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Mitt Romney's 'electability' against Obama key to Iowa caucuses

Mitt Romney is mostly ignoring his GOP rivals, concentrating instead on challenging Barack Obama. It's part of his general election strategy, designed to show Republicans in Iowa and elsewhere that he'd be most 'electable' next November.

Republican presidential candidate, former Massachusetts Gov. Mitt Romney makes his way through a crowd during a campaign stop at Old Salt Restaurant in Hampton, N.H., Saturday, Dec. 31, 2011.

Winslow Townson/AP

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As the New Year’s weekend revelry slides toward the more serious Iowa caucuses next Tuesday, Mitt Romney’s steady-as-she-goes campaign increasingly centers on the bottom line in presidential nominating politics for challengers: electability.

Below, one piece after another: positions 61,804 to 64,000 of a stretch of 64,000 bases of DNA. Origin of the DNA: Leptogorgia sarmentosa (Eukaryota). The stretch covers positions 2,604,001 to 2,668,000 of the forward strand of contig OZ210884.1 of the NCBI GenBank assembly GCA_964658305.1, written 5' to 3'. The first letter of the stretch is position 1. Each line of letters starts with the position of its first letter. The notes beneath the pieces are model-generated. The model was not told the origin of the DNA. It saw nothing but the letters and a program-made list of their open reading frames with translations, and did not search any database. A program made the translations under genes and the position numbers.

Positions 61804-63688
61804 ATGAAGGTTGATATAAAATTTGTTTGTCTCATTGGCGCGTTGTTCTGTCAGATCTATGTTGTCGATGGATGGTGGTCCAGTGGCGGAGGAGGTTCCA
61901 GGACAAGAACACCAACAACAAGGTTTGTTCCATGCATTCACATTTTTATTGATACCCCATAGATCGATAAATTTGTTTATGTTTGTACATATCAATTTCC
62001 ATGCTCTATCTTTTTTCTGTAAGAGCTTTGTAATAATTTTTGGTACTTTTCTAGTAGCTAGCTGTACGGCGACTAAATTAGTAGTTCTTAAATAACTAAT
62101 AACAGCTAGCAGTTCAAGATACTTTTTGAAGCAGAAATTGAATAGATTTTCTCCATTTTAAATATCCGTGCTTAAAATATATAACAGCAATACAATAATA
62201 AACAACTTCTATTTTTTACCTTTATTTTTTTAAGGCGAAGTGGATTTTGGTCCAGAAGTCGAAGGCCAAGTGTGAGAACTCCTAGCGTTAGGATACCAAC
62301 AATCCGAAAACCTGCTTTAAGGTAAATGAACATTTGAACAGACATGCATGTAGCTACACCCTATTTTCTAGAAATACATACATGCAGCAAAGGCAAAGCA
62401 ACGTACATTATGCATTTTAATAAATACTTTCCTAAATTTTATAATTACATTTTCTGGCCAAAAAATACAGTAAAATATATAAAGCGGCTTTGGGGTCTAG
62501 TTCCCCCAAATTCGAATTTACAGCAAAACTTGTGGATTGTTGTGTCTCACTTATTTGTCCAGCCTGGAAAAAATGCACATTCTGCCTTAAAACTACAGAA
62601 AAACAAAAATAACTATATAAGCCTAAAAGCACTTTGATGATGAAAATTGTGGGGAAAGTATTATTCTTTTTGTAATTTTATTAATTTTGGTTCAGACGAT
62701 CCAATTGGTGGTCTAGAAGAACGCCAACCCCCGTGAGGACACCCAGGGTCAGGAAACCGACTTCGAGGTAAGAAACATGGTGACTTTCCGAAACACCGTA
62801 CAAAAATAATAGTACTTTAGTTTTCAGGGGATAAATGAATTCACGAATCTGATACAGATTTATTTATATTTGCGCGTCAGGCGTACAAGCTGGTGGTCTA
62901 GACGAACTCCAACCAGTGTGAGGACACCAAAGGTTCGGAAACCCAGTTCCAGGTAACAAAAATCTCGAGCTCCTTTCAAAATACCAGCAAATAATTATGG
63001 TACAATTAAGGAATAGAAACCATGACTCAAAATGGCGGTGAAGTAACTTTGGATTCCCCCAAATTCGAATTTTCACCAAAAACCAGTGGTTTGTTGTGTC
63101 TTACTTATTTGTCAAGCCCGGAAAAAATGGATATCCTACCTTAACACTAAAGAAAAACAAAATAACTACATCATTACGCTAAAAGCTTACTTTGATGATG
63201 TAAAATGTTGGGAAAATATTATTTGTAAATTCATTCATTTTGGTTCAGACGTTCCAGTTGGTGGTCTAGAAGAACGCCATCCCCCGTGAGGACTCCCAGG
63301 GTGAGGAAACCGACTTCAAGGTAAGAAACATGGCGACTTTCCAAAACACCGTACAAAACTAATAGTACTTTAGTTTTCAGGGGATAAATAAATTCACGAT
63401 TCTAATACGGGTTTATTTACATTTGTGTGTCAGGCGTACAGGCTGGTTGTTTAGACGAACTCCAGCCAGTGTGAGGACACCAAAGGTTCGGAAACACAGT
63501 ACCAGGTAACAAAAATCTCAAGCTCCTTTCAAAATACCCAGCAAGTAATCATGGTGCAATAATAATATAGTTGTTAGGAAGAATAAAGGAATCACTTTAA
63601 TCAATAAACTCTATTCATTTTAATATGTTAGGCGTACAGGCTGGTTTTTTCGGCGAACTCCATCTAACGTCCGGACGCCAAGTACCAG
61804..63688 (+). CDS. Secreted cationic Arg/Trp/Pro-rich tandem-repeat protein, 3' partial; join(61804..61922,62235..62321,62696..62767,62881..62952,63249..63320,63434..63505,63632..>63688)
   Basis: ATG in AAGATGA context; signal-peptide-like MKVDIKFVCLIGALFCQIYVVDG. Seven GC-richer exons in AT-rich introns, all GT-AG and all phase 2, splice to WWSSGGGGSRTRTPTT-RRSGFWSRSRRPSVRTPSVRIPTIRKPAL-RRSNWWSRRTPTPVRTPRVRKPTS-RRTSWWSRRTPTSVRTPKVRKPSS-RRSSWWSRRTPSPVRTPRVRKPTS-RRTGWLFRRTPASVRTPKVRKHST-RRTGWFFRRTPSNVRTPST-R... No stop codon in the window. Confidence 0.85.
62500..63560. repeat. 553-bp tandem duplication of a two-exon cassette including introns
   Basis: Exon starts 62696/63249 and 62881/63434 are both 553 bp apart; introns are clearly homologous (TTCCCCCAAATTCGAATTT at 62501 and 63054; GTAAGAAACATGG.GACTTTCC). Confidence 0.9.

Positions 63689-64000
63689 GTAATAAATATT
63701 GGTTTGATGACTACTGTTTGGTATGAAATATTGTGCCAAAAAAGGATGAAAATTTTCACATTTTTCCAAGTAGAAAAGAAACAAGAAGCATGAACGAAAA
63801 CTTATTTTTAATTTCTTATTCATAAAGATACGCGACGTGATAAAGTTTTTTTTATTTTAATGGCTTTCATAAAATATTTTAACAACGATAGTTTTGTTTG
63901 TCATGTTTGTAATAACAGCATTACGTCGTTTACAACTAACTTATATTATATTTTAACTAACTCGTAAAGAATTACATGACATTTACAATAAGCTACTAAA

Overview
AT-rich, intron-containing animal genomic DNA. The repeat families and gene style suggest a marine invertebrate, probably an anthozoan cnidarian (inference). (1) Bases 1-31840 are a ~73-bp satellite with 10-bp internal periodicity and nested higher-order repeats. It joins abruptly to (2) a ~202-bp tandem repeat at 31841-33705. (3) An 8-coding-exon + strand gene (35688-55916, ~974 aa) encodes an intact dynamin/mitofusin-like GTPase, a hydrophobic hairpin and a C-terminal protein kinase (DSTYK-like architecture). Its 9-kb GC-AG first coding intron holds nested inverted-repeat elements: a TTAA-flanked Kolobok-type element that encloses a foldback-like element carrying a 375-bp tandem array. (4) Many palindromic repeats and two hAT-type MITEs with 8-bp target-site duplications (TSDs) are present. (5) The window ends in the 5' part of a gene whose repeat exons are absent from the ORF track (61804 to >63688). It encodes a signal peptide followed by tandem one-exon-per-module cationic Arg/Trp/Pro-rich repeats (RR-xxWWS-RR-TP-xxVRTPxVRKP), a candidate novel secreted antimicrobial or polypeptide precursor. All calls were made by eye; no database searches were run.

He’s leaving it to independent PACs to rhetorically bludgeon his GOP rivals, campaigning with such prominent and respected supporters as New Jersey Gov. Chris Christie. And though there are months and many primary elections to go, Romney already is running against Barack Obama.

That makes sense, given what could be the most important element in this past week’s CNN poll in Iowa.

Ron Paul leads Romney on most issues. But asked who had the best chance of beating Obama, Iowa Republicans made it clear: At 41 percent, Romney nearly triples Paul’s 14 percent. Asked who’s more “presidential,” Romney leads Paul by 6 points (25-19).

Other polls indicate Romney’s strength versus Obama as well.

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